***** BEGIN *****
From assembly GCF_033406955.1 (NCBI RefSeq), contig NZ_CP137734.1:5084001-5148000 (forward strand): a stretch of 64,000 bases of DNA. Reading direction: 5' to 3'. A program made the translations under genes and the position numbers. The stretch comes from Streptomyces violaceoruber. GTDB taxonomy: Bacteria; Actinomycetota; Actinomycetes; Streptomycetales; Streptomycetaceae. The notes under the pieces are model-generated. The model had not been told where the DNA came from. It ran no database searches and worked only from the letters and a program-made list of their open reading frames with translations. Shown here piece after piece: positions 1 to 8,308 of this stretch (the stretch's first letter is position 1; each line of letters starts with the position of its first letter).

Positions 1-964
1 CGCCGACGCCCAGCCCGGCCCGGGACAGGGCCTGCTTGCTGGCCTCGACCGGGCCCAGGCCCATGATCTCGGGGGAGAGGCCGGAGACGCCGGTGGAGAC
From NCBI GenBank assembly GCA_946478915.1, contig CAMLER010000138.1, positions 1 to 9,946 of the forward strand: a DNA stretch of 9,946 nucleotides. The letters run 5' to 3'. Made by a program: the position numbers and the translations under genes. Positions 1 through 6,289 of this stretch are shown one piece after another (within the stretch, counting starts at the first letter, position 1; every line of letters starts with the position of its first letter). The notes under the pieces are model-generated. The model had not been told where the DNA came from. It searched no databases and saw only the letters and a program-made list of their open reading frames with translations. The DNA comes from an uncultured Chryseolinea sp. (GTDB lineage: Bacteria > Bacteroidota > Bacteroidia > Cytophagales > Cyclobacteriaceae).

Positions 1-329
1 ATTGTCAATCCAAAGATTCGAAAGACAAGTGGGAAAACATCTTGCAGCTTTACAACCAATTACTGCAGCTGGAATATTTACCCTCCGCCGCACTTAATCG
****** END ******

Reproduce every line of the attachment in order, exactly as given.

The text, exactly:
From assembly GCF_033406955.1 (NCBI RefSeq), contig NZ_CP137734.1:5084001-5148000 (forward strand): a stretch of 64,000 bases of DNA. Reading direction: 5' to 3'. A program made the translations under genes and the position numbers. The stretch comes from Streptomyces violaceoruber. GTDB taxonomy: Bacteria; Actinomycetota; Actinomycetes; Streptomycetales; Streptomycetaceae. The notes under the pieces are model-generated. The model had not been told where the DNA came from. It ran no database searches and worked only from the letters and a program-made list of their open reading frames with translations. Shown here piece after piece: positions 1 to 8,308 of this stretch (the stretch's first letter is position 1; each line of letters starts with the position of its first letter).

Positions 1-964
1 CGCCGACGCCCAGCCCGGCCCGGGACAGGGCCTGCTTGCTGGCCTCGACCGGGCCCAGGCCCATGATCTCGGGGGAGAGGCCGGAGACGCCGGTGGAGAC
From NCBI GenBank assembly GCA_946478915.1, contig CAMLER010000138.1, positions 1 to 9,946 of the forward strand: a DNA stretch of 9,946 nucleotides. The letters run 5' to 3'. Made by a program: the position numbers and the translations under genes. Positions 1 through 6,289 of this stretch are shown one piece after another (within the stretch, counting starts at the first letter, position 1; every line of letters starts with the position of its first letter). The notes under the pieces are model-generated. The model had not been told where the DNA came from. It searched no databases and saw only the letters and a program-made list of their open reading frames with translations. The DNA comes from an uncultured Chryseolinea sp. (GTDB lineage: Bacteria > Bacteroidota > Bacteroidia > Cytophagales > Cyclobacteriaceae).

Positions 1-329
1 ATTGTCAATCCAAAGATTCGAAAGACAAGTGGGAAAACATCTTGCAGCTTTACAACCAATTACTGCAGCTGGAATATTTACCCTCCGCCGCACTTAATCG